FIG. 1A illustrates a diagrammatic top view of a lead-frame strip suitable for use in packaging integrated circuits according to embodiments of the present invention. A lead-frame 101 can be configured as a metallic structure with a number of panels 103 of device areas. As illustrated in the successively more detailed FIGS. 1B–C, each panel 103 has a two dimensional array of device areas 105, each configured for use in a single IC package, and each connected by fine tie bars 107. During packaging, one or more semiconductor dice are affixed to each device area 105, where they are then subjected to known wire bonding, encapsulation, and singulation processes, yielding individual IC packages.

In order to facilitate these processes, each device area 105 has a number of leads 111, each supported at one end by the tie bars 107. In the illustrated embodiment, the leads 111 have contact posts 113 formed at the distal end of the lead. Each post extends to the bottom surface of the lead-frame 101 to provide a conductive contact pad 216 at the bottom surface of the lead frame. The leads 111 are etched, half-etched, or otherwise thinned relative to the posts 113, so as to provide electrical connection to the posts 113 without leaving exposed conductive areas on the bottom surface of the lead frame, which as will be explained below may be packaged in a manner so that it becomes co-planar the outer surface of the encapsulated package.

FIG. 2 illustrates cross-section A–A of FIG. 1C, after the lead-frame 101 has already been subjected to the die attach, wire bond, and encapsulation processes. The resulting IC package 200 has a semiconductor die 202 that is attached to the substrate 204 with an adhesive 206. The package 200 also has bond wires 208 that electrically connect the die 202 to the bond sites 210 of the leads 212. An encapsulant 214, e.g., a known molding material, surrounds the die 202 and substrate 204, leaving only exposed contact pads 216 (which are simply the lower surfaces of the posts 113) at the bottom surface 218 of the package.

The package 200 is shown after encapsulation, but prior to singulation. In practice then, electrical connectors such as solder balls are attached to the contact pads 216 (often, but not necessarily, after plating or cleaning the pads 216 to inhibit/remove oxidation), and the lead-frame 101 is singulated (commonly sawed) along its tie bars 107, to cut away each individual package 200. In this manner, a novel package is fabricated, in which a “micro-array” of solder connectors exist on the bottom surface 218, allowing the package 200 to be used as a BGA-type package, yet employing lead-frame based fabrication techniques for ease and efficiency of manufacture. The resulting “micro-array” package thus offers many advantages inherent in both BGA-type packages and QFN-type packages. To facilitate manufacture of these micro-array packages 200, a number of novel features may be employed, several of which are discussed below in further detail.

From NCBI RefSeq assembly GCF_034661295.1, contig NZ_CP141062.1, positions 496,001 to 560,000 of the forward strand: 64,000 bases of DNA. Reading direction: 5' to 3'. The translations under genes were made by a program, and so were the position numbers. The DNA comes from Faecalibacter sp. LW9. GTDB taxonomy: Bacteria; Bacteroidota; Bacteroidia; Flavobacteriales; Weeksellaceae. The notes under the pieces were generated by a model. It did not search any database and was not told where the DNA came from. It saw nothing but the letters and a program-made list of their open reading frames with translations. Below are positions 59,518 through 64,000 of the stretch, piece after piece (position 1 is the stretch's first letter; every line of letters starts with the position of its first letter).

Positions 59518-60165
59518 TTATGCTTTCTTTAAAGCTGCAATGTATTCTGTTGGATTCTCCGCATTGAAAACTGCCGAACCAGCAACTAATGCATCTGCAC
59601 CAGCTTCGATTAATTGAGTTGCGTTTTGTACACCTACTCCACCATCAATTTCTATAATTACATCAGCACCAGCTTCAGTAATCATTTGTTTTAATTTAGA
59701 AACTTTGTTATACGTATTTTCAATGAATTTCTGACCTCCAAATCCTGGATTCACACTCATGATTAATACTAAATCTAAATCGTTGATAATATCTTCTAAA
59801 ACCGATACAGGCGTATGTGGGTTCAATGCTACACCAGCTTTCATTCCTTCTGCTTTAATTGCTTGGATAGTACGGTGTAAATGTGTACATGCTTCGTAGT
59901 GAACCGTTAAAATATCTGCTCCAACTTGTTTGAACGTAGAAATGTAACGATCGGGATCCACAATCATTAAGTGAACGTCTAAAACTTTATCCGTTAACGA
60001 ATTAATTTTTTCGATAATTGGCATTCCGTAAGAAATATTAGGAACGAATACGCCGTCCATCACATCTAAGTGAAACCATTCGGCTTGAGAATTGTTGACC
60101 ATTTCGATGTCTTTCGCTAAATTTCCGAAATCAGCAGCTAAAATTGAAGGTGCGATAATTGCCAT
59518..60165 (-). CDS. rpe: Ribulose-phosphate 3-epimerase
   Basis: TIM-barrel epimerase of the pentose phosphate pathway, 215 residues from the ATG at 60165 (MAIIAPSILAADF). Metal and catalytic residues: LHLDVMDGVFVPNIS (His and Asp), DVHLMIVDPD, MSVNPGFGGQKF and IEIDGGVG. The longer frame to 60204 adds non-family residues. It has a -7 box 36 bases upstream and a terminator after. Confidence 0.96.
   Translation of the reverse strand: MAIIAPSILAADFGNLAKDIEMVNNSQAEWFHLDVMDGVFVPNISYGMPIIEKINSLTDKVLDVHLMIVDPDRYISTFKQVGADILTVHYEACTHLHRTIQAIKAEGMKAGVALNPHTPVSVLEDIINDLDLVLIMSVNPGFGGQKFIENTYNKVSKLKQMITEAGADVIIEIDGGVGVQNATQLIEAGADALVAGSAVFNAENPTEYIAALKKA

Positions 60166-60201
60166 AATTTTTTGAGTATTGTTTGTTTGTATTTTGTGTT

Die Support Structure

As discussed briefly above, a die 202 is attached to a die attach region of the lead-frame where it overlaps die attach structure 109 and possibly portions of some of the leads 111. After the die is adhesively secured to the lead-frame, it is wirebonded and encapsulated with a molding material 214. However, during encapsulation, liquefied molding material 214 must flow under and around all the various structures of the device area 105, or else voids may form in the encapsulant 214. Such voids risk leaving exposed electrically conductive areas on the outer surface of the package 200 that leave the package 200 vulnerable to electrical shorts or other forms of damage.